In Hosp's lackluster second novel (after 2005's Dark Harbor), Darius Train and Jack Cassian, a mismatched pair of D.C. detectives, investigate the throat-slashing murder of Washington Post reporter Elizabeth Creay. The fortuitous crime-scene find of a cigarette lighter with a clear fingerprint leads the detectives to local drug dealer Jerome Washington. It's a tidy but far too convenient arrest. The commissioner of police is upset when Train and Cassian move on to a number of other suspects, some of them highly placed among the city's powerful ruling class. The heart of the murder may lie in the history of the American eugenics movement, "the science of controlling the gene pool-improving it, in theory-through selective breeding." The uncovering of long-buried secret experiments at the Virginia Juvenile Institute for the Mentally Defective, a state facility where thousands of people were once sterilized, results in more murders. The denouement is so murky that baffled readers will find themselves scratching their heads in dismay. 6-city author tour. (July) Copyright 2006 Reed Business Information.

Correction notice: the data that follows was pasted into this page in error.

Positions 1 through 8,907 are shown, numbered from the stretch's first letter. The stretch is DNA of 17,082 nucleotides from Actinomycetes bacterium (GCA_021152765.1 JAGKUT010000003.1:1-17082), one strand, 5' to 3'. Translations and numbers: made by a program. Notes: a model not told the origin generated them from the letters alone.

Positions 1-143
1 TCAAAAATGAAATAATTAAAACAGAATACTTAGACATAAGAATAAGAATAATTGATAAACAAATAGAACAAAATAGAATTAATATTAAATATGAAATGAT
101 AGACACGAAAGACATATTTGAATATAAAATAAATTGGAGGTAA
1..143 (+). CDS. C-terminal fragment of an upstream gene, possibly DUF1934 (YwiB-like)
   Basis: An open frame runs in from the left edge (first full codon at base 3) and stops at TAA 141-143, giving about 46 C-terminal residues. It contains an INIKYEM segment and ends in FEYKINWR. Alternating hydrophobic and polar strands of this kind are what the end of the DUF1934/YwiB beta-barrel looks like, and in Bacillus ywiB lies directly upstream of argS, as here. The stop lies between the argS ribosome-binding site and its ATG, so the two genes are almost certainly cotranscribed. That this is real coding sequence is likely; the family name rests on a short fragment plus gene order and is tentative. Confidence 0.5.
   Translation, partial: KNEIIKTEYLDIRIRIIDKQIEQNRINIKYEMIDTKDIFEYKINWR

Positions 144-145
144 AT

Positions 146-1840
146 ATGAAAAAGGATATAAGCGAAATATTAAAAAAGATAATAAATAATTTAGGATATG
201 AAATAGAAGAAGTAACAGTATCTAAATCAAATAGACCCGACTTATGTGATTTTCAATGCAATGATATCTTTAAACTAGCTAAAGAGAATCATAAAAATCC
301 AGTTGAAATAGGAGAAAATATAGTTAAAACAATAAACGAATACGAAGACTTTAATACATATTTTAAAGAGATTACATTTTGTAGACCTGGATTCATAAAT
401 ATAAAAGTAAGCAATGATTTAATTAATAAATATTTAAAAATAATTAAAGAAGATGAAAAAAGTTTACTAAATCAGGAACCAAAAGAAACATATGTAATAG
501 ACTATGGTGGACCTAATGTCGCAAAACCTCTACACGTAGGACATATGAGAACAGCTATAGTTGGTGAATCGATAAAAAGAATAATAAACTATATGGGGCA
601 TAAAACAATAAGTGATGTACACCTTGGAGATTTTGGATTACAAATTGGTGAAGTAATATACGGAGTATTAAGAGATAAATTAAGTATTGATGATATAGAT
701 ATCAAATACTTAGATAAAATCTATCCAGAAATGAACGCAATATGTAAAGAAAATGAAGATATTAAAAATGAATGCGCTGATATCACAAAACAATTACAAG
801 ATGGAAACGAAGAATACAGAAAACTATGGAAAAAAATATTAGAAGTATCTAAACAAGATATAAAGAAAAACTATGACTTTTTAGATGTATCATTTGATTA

Hosp delivers another satisfying mystery, living up to the promise of his first novel, Dark Harbor. This time he tells the story of Sydney Chapin, who returns to Washington to be closer to her family only to learn that her sister, Elizabeth, has been brutally murdered. Raised by a hugely wealthy family, the sisters had chosen to lead independent lives, Sydney attending law school and Elizabeth working as a reporter. Elizabeth's murder at first appears to have resulted from a break-in by a druggie looking for cash, but its true nature suggests itself after Sydney speaks to people Elizabeth saw during her final days. For help, Sydney turns to the detectives investigating the murder, but the true murderer seems always to be one step ahead of them. As the plot unfolds, the suspects range from a drug-dealing ex-convict to a presidential hopeful. Amid the political pressures of Washington, nothing is what it seems, and readers are left guessing until the very end unless they've read Hosp's first novel and already know to expect the un-expected! [See Prepub Mystery, LJ 3/1/06.] Lisa O'Hara, Univ. of Manitoba Libs., Winnipeg Copyright 2006 Reed Business Information.